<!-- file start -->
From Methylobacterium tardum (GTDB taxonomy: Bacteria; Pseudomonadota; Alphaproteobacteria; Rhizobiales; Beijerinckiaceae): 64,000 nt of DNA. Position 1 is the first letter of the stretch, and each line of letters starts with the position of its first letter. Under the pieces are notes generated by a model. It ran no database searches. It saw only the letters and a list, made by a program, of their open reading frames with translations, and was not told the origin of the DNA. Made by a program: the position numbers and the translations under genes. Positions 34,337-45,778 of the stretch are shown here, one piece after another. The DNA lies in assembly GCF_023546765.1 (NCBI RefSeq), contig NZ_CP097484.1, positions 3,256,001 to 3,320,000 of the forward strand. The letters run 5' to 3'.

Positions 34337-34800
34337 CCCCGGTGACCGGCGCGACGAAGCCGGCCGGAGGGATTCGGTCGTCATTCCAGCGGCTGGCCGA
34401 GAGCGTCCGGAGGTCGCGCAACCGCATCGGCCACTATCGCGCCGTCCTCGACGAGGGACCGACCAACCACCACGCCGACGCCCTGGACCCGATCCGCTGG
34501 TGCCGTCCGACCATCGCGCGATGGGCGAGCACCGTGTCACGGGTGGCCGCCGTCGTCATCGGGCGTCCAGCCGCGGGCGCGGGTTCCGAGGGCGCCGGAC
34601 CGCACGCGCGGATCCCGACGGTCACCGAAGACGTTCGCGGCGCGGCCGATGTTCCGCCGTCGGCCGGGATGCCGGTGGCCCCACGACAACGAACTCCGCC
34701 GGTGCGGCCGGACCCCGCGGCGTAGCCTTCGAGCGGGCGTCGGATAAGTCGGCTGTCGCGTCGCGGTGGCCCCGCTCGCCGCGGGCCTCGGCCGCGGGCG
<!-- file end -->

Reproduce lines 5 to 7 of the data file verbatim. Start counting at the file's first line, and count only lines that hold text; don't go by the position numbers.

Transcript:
34501 TGCCGTCCGACCATCGCGCGATGGGCGAGCACCGTGTCACGGGTGGCCGCCGTCGTCATCGGGCGTCCAGCCGCGGGCGCGGGTTCCGAGGGCGCCGGAC
34601 CGCACGCGCGGATCCCGACGGTCACCGAAGACGTTCGCGGCGCGGCCGATGTTCCGCCGTCGGCCGGGATGCCGGTGGCCCCACGACAACGAACTCCGCC
34701 GGTGCGGCCGGACCCCGCGGCGTAGCCTTCGAGCGGGCGTCGGATAAGTCGGCTGTCGCGTCGCGGTGGCCCCGCTCGCCGCGGGCCTCGGCCGCGGGCG